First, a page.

Local Ithaca group saves over 500 dogs from euthanization


After taking one glance at the wagging tail and permanently happy face, you never would have guessed that Bart, the fluffy golden-brown Pekingese, was once a homeless and abused dog in Tennessee about to be euthanized at a local dog shelter.

Bart is just one of the over 500 dogs that the local organization, Cayuga Dog Rescue has helped save.

Cayuga Dog Rescue was founded in 2005 by Susan Wiser, a dog enthusiast on a mission to improve the lives of abandoned dogs and find them a safe and happy home with residences in and around the Ithaca and Syracuse areas.

“We started Cayuga Dog Rescue back in 2005 to fill a need. There are a phenomenal amount of dogs who get euthanized every year simply because of overcrowding in shelters,” said Wiser.

Cayuga Dog Rescue relies on a group of dedicated volunteers to ensure that all dogs find safe and healthy homes.

“The process of finding and rescuing these dogs is fairly simple”, said Megan Adams, a volunteer who has been working with Cayuga Dog Rescue since last October.

“The hard part is training and convincing these dogs that they are now in a safe environment,” said Adams.

Wiser has a contact in Tennessee and Kentucky who rescues these dogs from high kill shelters and takes care of them until Wiser herself can either go pick up the dogs or arrange for them to be driven up to Ithaca.

Wiser also takes in local homeless dogs from the streets, or any dogs that the shelters in Ithaca do not have space for.

After the dogs arrive in Ithaca, the volunteers of Cayuga Dog Rescue take in these abused dogs, feed them, provide medical care, properly train them and work on any fears that they may have had in their previous life so they are ready for a family environment.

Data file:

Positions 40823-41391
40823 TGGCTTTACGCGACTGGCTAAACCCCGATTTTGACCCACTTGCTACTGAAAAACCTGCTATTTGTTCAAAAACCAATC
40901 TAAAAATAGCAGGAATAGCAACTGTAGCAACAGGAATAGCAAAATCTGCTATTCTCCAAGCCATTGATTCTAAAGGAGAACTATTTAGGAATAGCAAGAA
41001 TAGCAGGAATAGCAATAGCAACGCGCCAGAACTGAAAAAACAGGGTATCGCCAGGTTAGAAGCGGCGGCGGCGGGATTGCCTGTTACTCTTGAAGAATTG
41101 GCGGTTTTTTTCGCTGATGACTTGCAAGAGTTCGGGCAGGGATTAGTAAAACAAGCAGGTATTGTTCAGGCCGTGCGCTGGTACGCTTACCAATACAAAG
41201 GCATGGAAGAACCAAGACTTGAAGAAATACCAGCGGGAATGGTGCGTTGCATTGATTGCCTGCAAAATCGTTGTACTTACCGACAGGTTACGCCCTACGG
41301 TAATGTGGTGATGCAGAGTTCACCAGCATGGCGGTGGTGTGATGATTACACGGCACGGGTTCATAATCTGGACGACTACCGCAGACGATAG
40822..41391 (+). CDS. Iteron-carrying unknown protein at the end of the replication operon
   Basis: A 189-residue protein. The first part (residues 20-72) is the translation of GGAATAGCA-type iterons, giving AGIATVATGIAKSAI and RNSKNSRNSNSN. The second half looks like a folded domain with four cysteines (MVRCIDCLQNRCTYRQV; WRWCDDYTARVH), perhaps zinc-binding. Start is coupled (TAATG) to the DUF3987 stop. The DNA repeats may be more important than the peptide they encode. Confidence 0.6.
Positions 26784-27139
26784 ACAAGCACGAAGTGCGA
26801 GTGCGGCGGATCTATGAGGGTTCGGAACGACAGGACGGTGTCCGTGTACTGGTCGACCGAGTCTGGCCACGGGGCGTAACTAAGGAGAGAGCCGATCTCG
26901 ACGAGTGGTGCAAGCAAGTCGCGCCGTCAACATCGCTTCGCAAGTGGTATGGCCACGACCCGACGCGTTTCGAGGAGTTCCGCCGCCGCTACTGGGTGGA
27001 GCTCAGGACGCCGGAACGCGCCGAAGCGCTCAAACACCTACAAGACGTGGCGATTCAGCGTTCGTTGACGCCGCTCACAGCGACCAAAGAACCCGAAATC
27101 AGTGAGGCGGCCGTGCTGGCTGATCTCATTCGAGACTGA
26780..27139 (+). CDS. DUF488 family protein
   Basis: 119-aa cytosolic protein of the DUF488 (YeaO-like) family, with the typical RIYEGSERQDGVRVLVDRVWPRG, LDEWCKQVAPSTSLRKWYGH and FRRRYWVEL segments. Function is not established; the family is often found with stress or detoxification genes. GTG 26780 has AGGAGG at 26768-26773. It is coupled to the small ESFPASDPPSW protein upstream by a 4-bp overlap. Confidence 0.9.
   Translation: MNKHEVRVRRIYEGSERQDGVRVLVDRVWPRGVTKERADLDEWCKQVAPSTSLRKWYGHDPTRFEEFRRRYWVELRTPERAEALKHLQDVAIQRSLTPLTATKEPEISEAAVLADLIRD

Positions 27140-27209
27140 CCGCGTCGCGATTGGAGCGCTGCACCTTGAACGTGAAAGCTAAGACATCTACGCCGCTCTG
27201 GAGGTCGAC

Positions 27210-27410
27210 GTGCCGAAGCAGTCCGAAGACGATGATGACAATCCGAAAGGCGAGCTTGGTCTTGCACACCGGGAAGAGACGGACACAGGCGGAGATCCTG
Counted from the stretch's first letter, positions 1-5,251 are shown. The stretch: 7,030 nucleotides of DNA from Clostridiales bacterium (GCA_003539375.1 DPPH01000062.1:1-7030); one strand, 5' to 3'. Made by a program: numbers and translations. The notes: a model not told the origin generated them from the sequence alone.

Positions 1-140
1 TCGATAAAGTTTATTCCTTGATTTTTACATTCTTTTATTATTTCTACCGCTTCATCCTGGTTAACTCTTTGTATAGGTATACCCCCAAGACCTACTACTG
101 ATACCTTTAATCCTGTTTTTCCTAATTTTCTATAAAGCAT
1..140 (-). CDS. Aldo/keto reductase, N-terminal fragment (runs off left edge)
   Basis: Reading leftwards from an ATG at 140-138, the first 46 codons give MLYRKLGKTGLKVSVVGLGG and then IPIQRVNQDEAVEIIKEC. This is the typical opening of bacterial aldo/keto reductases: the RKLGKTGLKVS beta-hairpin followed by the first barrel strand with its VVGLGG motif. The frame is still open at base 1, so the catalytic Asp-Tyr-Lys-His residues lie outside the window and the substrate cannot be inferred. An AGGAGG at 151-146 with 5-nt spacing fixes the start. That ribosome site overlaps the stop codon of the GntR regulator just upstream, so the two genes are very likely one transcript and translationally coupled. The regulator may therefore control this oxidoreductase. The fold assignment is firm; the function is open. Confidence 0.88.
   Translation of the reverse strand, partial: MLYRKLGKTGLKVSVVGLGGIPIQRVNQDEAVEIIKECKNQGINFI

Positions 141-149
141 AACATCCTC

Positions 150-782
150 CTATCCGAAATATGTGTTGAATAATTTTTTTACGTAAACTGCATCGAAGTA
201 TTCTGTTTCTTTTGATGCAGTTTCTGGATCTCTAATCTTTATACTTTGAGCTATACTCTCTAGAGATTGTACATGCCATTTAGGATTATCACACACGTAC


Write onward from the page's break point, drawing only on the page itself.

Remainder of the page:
“Once the dogs receive all of the best care and love that we can give them we start looking for homes for them,” said Adams.

Judy Veley adopted her pup Sandy, an abandoned mutt found in Tennessee, at the end of February.

“Our previous dog had recently passed away and we weren’t looking for a new pet just yet. But one day I was checking out the Cayuga Dog Rescue website and stumbled upon a picture of Sandy,” said Veley. “I didn’t know if my partner or I were ready for a new member of the family just yet, but we had to give it a shot after seeing her picture.”

Veley contacted Cayuga Dog Rescue about Sandy, and the interview process quickly began.

All potential adopters must go through a structured interview process with members of the organization. Once this process is complete the dogs are brought over to the potential home and introduced to their surroundings and any other animals occupying the house.

If both parties react positively then paperwork is set in place and soon a family is welcoming a happy and cuddly addition to their home.

“For dogs in high kill shelters we are saving their lives and providing them with forever-homes. For the local dogs that don’t have any place to go we are providing that for them so they don’t have to live on the streets,” said Wiser.

Cayuga Dog Rescue is expanding their organization and opening their doors to as many dogs as possible.

“To be able to take in and help nurse these dogs back to the state they were once in is a great transformation to be a part of,” said Adams.

For more information on Cayuga Dog Rescue and how to adopt, check out their website!

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